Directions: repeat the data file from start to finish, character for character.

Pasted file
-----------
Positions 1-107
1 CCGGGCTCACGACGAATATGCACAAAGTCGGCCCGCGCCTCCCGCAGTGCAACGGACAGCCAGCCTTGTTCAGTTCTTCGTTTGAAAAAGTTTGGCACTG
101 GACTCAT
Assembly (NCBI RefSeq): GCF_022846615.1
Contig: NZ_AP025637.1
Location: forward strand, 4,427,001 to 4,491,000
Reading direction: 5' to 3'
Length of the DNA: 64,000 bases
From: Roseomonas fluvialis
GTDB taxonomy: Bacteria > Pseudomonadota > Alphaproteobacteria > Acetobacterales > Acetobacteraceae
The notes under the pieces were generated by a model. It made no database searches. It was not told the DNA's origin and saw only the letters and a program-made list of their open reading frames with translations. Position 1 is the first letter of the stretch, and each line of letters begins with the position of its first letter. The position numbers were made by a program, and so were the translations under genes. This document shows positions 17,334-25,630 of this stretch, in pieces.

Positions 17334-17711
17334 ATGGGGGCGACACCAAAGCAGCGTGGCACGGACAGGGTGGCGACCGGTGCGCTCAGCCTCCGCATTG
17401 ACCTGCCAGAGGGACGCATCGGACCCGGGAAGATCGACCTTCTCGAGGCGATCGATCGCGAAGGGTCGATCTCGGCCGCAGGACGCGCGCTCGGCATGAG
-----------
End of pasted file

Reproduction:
Positions 1-107
1 CCGGGCTCACGACGAATATGCACAAAGTCGGCCCGCGCCTCCCGCAGTGCAACGGACAGCCAGCCTTGTTCAGTTCTTCGTTTGAAAAAGTTTGGCACTG
101 GACTCAT
Assembly (NCBI RefSeq): GCF_022846615.1
Contig: NZ_AP025637.1
Location: forward strand, 4,427,001 to 4,491,000
Reading direction: 5' to 3'
Length of the DNA: 64,000 bases
From: Roseomonas fluvialis
GTDB taxonomy: Bacteria > Pseudomonadota > Alphaproteobacteria > Acetobacterales > Acetobacteraceae
The notes under the pieces were generated by a model. It made no database searches. It was not told the DNA's origin and saw only the letters and a program-made list of their open reading frames with translations. Position 1 is the first letter of the stretch, and each line of letters begins with the position of its first letter. The position numbers were made by a program, and so were the translations under genes. This document shows positions 17,334-25,630 of this stretch, in pieces.

Positions 17334-17711
17334 ATGGGGGCGACACCAAAGCAGCGTGGCACGGACAGGGTGGCGACCGGTGCGCTCAGCCTCCGCATTG
17401 ACCTGCCAGAGGGACGCATCGGACCCGGGAAGATCGACCTTCTCGAGGCGATCGATCGCGAAGGGTCGATCTCGGCCGCAGGACGCGCGCTCGGCATGAG